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West Virginia launches pilot project for new, electric-powered school buses

GreenPower Motor Company Inc. has coordinated with West Virginia officials to bring zero-emission, fully electric school buses to school districts in pilot

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Vice President Kamala Harris greets student environmental leaders as she tours electric school buses during an event at Meridian High School in Falls Church, Va., Friday, May 20, 2022.

Jacquelyn Martin, Associated Press

Electric cars aren’t a rare sight in the United States any more, but what about electric buses? GreenPower Motor Company announced Tuesday the launch of its pilot project to test all-electric school buses across West Virginia, in coordination with the state’s school transportation operations.

Fraser Atkinson, CEO of GreenPower, said in a press release that West Virginia was the “perfect location” for the pilot project due to the state’s environment.

“The terrain, weather conditions, and the combination of rural and urban settings will give a real-life demonstration of the school buses’ capabilities,” said Atkinson. “The only way for school districts to become comfortable with the new technology is through hands-on experience.”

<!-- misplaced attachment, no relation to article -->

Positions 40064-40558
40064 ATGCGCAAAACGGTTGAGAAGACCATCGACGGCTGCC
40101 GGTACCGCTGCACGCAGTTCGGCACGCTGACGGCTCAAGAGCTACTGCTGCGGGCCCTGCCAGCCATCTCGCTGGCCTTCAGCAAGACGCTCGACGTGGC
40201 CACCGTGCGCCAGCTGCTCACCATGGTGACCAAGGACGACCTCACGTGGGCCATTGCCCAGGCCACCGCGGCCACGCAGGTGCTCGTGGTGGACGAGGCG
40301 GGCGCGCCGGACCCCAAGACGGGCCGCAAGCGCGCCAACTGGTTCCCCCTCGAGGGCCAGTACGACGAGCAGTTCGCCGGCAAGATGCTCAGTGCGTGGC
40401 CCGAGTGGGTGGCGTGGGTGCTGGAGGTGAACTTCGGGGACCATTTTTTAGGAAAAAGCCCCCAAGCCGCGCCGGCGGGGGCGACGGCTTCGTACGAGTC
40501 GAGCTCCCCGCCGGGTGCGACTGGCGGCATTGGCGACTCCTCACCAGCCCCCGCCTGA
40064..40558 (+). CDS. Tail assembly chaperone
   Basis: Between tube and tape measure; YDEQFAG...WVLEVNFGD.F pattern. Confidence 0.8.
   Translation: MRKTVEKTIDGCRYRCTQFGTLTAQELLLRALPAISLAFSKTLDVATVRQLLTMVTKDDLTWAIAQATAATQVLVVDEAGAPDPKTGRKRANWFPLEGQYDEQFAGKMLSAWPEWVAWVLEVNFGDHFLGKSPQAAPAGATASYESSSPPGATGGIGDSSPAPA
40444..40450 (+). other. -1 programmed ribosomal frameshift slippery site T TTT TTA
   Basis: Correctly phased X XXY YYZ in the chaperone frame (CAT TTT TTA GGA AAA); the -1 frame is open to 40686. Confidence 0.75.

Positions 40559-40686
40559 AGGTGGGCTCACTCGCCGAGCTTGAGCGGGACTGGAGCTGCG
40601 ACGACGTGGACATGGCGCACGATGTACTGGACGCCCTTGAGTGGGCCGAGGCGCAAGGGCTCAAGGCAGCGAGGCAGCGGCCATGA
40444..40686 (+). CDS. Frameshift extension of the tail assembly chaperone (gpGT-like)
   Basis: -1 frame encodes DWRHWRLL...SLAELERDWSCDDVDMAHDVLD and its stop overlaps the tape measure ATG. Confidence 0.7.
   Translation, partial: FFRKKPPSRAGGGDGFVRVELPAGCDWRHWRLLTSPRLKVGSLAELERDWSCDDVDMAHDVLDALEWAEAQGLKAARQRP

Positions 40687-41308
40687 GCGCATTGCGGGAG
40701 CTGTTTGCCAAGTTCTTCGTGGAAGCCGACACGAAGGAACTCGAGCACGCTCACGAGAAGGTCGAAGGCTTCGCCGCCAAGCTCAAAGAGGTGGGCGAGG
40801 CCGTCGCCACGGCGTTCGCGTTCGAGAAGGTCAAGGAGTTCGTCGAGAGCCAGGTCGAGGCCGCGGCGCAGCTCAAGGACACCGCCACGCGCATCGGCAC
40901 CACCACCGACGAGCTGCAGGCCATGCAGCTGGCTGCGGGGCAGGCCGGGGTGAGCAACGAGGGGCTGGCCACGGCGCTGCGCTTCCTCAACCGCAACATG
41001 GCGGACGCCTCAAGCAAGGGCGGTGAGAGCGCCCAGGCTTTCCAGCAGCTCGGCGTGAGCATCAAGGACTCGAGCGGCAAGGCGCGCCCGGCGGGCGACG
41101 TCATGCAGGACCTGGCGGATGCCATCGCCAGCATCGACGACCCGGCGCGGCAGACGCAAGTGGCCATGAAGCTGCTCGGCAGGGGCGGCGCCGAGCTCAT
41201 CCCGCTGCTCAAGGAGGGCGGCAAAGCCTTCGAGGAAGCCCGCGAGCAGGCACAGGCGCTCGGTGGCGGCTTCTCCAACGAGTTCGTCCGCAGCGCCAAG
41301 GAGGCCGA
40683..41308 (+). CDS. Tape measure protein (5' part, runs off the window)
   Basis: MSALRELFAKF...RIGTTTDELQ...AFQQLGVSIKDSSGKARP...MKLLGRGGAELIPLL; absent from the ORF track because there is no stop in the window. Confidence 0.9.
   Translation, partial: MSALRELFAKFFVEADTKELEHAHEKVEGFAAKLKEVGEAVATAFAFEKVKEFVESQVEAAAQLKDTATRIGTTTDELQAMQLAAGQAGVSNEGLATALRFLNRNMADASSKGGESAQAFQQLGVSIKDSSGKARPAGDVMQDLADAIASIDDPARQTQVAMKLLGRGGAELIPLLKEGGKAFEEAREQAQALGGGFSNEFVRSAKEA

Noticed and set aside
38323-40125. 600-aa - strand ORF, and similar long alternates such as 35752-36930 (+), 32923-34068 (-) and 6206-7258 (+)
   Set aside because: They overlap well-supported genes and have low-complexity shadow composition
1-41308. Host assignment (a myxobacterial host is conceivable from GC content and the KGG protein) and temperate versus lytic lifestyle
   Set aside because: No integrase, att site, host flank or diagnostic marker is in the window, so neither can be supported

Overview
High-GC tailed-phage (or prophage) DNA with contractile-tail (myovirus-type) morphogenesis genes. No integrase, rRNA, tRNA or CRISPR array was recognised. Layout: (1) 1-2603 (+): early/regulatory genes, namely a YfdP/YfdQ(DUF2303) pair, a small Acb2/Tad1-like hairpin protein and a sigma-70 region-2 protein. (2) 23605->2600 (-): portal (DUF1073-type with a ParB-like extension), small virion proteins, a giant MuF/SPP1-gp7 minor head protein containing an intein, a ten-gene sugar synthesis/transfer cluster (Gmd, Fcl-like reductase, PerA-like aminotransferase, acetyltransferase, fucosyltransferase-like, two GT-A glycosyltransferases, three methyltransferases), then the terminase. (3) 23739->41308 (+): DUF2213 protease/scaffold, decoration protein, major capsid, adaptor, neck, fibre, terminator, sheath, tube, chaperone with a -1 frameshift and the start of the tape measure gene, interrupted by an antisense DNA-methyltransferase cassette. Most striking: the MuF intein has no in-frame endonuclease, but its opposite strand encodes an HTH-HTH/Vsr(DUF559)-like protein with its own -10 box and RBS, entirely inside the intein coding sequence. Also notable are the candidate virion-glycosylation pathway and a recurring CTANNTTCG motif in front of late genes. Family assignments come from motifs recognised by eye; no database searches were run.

Starting with Cabell, Kanawha and Mercer Counties, schools will have access to GreenPower Type D BEAST school buses. The Type A Nano BEAST, a bus that meets Americans with Disabilities Act standards, will come in the later weeks. The BEAST has a seating capacity of 90 students, can travel up to 140 miles with one full battery charge and offers zero emissions, according to GreenPower.

An absence of NOx emissions from these school buses will enhance the air quality for riders and the community, as well as prevent the many health issues that exposure to NOx can cause. The United States Environmental Protection Agency wrote that not only does NOx and NO2 pollution contribute to acid rain and the pollution of coastal waters, but long exposure to its fumes can lead to asthma and susceptibility to lung infections.

In addition to having a positive impact on environmental and public health, the hope is new school buses will support the state’s economy as well. Mercer County Board of Education President Greg Prudich told The Register-Herald that West Virginian coal will power the generators that the BEAST and Nano BEAST buses require.

“You’re looking at the future of buses made in West Virginia, electrified buses that are charged with West Virginia electricity created by West Virginia coal,” Prudich said. “We want to be the county that utilizes the best for our students and we believe this is the coming wave of what is best for our students.”

The BEAST buses made their first route Wednesday morning, and will run in Cabell, Kanawha and Mercer counties for the next six weeks. Afterward, they’ll be moved to counties in different areas of West Virginia for further testing. Should testing be successful and buses be distributed across the state, GreenPower’s electric school buses will help to transport the roughly 220,000 K-12 public students that ride public transportation daily, according to PR Newswire.